In recent years, a growing number of owners have expressed willingness to “draw a line in the sand” unless the race sites pay more. In fact, one owner group has already stood their ground, with the Ellstrom team participating only at Tri-Cities and Seattle in 2016.

On the race site side of things, they argue their fan base and attendance has actually declined and they can’t afford to pay more.

Show Me Yours; I’ll Show You Mine

In any significant financial transaction, due diligence is practiced. The parties must know the others’ true picture to value or cost the scope of the agreement. However, in a much “looser” relationship, like that between the race sites and race teams, not much seems to be shared.

It is natural for businesses to keep financial details about their operations, let’s say, close to the (life) vest. This is proprietary information and simply not shared. Race sites don’t know a race team’s financial picture and of course, teams don’t know what it actually costs for any given venue to host an event.

Additionally, with financial challenges faced by some sites in recent years, owners have become increasingly skeptical of the accounting involved.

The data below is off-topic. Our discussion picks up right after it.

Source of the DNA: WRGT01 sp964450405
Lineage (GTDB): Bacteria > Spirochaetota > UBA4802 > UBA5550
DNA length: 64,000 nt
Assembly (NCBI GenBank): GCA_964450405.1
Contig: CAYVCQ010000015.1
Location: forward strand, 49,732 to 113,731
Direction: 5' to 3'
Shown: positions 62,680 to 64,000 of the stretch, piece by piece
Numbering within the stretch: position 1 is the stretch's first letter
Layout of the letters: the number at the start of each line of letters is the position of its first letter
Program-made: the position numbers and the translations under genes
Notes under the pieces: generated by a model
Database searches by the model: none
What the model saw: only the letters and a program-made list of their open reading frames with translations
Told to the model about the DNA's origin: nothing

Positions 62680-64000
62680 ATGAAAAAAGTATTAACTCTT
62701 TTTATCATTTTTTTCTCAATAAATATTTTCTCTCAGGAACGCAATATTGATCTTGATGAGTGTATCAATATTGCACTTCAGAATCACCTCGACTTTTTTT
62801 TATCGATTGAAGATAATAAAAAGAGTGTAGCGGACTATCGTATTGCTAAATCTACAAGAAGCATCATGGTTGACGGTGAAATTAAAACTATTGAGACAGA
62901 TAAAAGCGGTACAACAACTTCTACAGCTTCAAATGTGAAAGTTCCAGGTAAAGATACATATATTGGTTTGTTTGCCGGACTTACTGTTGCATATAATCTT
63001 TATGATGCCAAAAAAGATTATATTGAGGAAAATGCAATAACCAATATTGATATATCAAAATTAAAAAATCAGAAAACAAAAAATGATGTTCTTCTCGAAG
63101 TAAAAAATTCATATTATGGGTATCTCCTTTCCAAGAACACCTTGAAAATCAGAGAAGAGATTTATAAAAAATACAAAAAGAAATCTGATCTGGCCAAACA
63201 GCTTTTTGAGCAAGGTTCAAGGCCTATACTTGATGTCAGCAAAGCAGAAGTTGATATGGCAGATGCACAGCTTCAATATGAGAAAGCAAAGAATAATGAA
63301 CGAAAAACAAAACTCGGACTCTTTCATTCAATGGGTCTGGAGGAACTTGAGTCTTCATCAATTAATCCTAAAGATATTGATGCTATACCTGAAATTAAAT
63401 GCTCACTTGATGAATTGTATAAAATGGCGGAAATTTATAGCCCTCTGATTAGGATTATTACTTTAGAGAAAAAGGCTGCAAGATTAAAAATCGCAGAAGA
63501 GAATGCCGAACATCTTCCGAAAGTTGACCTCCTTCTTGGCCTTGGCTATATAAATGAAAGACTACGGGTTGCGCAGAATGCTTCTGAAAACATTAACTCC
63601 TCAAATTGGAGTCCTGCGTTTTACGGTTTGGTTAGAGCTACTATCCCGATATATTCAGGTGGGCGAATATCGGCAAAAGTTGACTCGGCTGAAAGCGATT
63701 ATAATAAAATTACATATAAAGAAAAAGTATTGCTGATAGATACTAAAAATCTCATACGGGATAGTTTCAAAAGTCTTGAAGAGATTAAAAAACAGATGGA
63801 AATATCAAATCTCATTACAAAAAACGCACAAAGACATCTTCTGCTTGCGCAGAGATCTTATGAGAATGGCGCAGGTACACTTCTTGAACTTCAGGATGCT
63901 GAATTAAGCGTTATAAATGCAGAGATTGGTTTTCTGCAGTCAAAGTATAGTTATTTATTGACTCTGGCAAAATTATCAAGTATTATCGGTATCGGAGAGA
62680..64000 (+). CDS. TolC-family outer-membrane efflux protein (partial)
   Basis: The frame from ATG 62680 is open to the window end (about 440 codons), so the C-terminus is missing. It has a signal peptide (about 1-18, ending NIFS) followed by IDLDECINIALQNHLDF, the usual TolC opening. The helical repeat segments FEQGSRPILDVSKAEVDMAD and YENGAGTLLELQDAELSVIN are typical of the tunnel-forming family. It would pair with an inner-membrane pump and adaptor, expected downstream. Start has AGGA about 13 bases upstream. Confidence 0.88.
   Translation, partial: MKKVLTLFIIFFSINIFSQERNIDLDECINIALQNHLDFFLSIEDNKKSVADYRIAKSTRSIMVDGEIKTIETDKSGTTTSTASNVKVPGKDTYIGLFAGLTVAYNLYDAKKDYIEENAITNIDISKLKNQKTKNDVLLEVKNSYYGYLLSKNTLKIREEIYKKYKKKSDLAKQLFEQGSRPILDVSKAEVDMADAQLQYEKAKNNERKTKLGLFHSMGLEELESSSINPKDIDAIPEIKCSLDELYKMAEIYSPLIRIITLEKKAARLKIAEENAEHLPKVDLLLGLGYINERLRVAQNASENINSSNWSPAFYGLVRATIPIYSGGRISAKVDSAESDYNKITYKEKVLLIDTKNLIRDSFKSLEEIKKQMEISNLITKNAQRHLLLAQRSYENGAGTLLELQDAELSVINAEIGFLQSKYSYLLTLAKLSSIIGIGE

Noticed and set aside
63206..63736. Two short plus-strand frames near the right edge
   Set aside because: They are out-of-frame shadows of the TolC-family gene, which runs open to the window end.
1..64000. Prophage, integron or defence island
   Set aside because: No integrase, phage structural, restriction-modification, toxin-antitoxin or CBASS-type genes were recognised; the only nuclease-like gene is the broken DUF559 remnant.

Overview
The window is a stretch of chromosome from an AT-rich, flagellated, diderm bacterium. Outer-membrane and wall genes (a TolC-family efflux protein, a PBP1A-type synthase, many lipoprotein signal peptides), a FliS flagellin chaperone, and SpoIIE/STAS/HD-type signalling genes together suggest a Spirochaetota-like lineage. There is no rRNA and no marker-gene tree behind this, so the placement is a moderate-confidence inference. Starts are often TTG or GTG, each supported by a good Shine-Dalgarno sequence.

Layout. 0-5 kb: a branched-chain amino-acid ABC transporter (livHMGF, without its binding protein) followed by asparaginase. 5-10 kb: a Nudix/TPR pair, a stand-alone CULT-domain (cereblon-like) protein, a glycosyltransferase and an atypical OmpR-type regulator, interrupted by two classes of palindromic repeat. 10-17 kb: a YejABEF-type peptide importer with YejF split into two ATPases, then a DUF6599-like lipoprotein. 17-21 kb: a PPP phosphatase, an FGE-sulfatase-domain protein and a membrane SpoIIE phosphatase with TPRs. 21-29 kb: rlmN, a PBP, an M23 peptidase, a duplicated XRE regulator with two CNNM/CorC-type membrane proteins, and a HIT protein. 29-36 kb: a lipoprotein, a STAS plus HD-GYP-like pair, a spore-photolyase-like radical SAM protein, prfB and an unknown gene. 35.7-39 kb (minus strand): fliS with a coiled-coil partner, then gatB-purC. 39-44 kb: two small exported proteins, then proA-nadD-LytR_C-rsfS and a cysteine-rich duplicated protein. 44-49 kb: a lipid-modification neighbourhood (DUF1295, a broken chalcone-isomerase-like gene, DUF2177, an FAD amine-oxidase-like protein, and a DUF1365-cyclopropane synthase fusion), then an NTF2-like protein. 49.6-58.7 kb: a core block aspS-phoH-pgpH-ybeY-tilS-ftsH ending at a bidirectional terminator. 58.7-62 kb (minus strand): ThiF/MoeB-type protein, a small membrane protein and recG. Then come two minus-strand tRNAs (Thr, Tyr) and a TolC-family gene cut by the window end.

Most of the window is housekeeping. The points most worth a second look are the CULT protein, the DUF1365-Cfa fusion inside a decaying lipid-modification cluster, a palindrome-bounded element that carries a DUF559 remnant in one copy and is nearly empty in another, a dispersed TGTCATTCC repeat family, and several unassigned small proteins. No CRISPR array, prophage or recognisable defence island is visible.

If you were going into business and your full partner refused to divulge their side of the balance sheet with you, what would you do? Better yet, if your business was swimming against the tide and you didn’t have full visibility, how would you change course? Let’s take a look at a different racing model as a comparison.

Finding the Root Cause

Stepping back for a second, let’s consider the reason for these tight financial times. Times where race sites are getting squeezed financially, and race teams needing to fully support a very expensive operation.

It’s simply a numbers game. The numbers in question? Fan base. Solid, long time, Damn Smart Fans continue to support the sport, but they aren’t making too many of them any more these days. It’s time to look at adding to their numbers.

This is the heart of why we are pursuing this thought exercise.


NASCAR Both Good and Bad Comparison

First, let’s get something out of the way. While NASCAR and Unlimited Hydroplane Racing are both “motorsports,” the strong similarities end there. Millions of NASCAR fans drive cars, but dozens of boat racing fans might drive Hydroplanes. A NASCAR race takes place conveniently in an afternoon, while boats run all weekend. NASCAR might have a rain delay, but flooding in Madison cancelled the race and cost us the entire ESPN3 coverage. The list is quite long, but let’s save this comparison for another day.

Where it is instructive to look at NASCAR’s efforts is in their new corporate sponsorship. A lot can and should be learned from their focus on a younger fan base through their Monster Energy Drink partnership. Announced December 1, it appears to be a mutually-beneficial relationship.

This Monster (no pun intended) agreement notwithstanding, motorsports corporate sponsorship has been declining in recent years. There’s no secret there. NASCAR has experienced a decline both in attendance and “traditional” media ratings in the recent past. (“Traditional” will play a role in this exercise in a moment.)